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By Serena Scaglione

February 9, 2012 (San Diego)--Tuesday’s decision by the 9th U.S. Circuit Court of Appeals to rule the Proposition 8 ban on same-sex marriage unconstitutional may withstand a challenge to the nation’s highest court, due to the tight legal grounds surrounding the issue that are specific to California. 

Same-sex couples could wed in California for a brief-period before Prop 8 passed in 2008, as the  Sacramento Bee reported. The appeals court decided that California was unfair in taking away a right previously granted, but did not address whether same-sex couples should continue to be denied this right.

This decision was based on a constitutional violation of the equal protection act, thus legal scholars have indicated the U.S. Supreme Court may not grant an appeal sought by Prop. 8 supporters. If the appeal does go to the high court, the justices may decide not to overturn Tuesday’s ruling.

Ruling the same-sex marriage ban unconstitutional sparked many reactions here in San Diego. In a statement released Tuesday by the San Diego Alliance for Marriage Equality, advocates of the LGBT community were pleased with the court’s decision but frustrated that the stay on same-sex marriage still remains.

“We recognize that the court’s decision today strengthens the argument that there should be no discrimination against the Lesbian, Gay, Bisexual and Transgender (LGBT) community, but we are angered that the courts are allowing this judicial process to stand in the way of justice delivered, by granting a continuation of the stay on the decision,” the group’s press release stated.

Those against same-sex marriage have also been quick to react to this highly publicized issue. In an interview with ECM news partner 10 News, Randy Thomasson, president of,  indicated he believes the ruling is unjustified.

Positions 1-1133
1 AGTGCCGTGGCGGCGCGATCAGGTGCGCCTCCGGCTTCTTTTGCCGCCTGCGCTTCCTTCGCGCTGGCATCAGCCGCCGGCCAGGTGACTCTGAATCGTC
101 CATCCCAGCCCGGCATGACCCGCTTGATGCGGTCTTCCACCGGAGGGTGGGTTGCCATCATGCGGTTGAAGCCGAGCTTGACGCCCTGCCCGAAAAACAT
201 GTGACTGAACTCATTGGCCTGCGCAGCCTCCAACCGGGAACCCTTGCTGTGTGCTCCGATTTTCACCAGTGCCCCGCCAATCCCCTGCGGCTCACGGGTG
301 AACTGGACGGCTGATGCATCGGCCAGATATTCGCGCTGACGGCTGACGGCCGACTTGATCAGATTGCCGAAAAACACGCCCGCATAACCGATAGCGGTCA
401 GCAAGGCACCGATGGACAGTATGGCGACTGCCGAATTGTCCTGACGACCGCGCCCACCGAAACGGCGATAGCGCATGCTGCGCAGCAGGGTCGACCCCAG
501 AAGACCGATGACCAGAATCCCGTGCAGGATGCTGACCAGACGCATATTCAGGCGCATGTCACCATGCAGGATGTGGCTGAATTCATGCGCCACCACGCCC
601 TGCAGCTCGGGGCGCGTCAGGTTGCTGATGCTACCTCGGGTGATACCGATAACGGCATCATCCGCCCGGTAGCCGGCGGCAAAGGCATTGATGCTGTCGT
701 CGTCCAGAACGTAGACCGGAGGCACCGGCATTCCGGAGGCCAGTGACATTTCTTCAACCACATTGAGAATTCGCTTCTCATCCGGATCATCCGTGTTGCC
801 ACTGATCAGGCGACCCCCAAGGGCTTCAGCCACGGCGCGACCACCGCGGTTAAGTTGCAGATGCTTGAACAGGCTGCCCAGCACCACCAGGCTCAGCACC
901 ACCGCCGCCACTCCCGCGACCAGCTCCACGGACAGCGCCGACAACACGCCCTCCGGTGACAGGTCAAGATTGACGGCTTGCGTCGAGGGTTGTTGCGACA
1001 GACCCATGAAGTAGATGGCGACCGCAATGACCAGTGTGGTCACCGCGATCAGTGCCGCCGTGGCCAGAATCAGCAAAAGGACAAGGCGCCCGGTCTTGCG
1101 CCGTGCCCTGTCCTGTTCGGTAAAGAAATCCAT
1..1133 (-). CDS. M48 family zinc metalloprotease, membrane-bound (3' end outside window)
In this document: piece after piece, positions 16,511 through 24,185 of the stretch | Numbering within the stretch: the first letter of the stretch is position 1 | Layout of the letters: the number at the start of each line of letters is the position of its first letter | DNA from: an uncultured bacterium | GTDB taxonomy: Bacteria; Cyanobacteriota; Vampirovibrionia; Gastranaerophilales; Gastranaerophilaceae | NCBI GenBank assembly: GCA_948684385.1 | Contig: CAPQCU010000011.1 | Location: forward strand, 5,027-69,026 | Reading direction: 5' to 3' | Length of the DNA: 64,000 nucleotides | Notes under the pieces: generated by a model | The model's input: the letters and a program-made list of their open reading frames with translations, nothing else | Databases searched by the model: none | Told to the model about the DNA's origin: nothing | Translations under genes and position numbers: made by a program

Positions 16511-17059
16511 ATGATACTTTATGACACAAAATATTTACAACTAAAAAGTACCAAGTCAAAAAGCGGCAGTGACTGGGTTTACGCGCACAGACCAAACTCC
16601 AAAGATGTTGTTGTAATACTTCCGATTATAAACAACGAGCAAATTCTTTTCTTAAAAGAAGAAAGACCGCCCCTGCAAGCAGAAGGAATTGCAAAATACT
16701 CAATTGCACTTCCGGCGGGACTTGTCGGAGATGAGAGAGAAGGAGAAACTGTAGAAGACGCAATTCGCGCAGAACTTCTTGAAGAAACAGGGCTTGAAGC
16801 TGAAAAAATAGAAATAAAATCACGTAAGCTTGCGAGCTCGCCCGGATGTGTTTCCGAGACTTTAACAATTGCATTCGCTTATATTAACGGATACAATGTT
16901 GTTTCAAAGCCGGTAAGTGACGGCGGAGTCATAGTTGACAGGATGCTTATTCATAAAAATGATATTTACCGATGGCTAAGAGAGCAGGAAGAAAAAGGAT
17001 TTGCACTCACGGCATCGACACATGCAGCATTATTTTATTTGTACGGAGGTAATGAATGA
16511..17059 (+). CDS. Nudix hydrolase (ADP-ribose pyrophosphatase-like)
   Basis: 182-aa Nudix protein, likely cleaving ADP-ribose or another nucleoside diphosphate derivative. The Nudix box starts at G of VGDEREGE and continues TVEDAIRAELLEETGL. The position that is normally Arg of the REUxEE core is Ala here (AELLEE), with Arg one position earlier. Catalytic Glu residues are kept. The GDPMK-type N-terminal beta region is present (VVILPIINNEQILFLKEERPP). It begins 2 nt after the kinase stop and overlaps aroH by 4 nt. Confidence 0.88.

"It's illogical and unconstitutional to claim that natural, unchangeable race and ethnicity is the same as sexual behavior," he said. "That's not fair or true. Race and ethnicity are inherited, but science has never found homosexuality, bisexuality or transsexuality to be inherited or unchangeable."

While the decision has provoked conflicting responses, both sides agree that the ruling is far from final or that the fight for and against same-sex marriage is far from over.

According to Julie Greenberg, a professor at the Thomas Jefferson School of Law, what happens next is up to Prop. 8 supporters.

“They could ask the full 9th Circuit to rehear the case,” Greenberg told ECM in an e-mail. “If the 9th Circuit agrees, an 11-judge panel will be picked to rehear the case.” 

Opponents of the ruling also have another option, she indicated. “They could instead go directly to the U.S. Supreme Court and ask it to review the case.  The decision is up to them.  Both types of review are discretionary,” she concluded, adding, “Neither court has to grant the request.”




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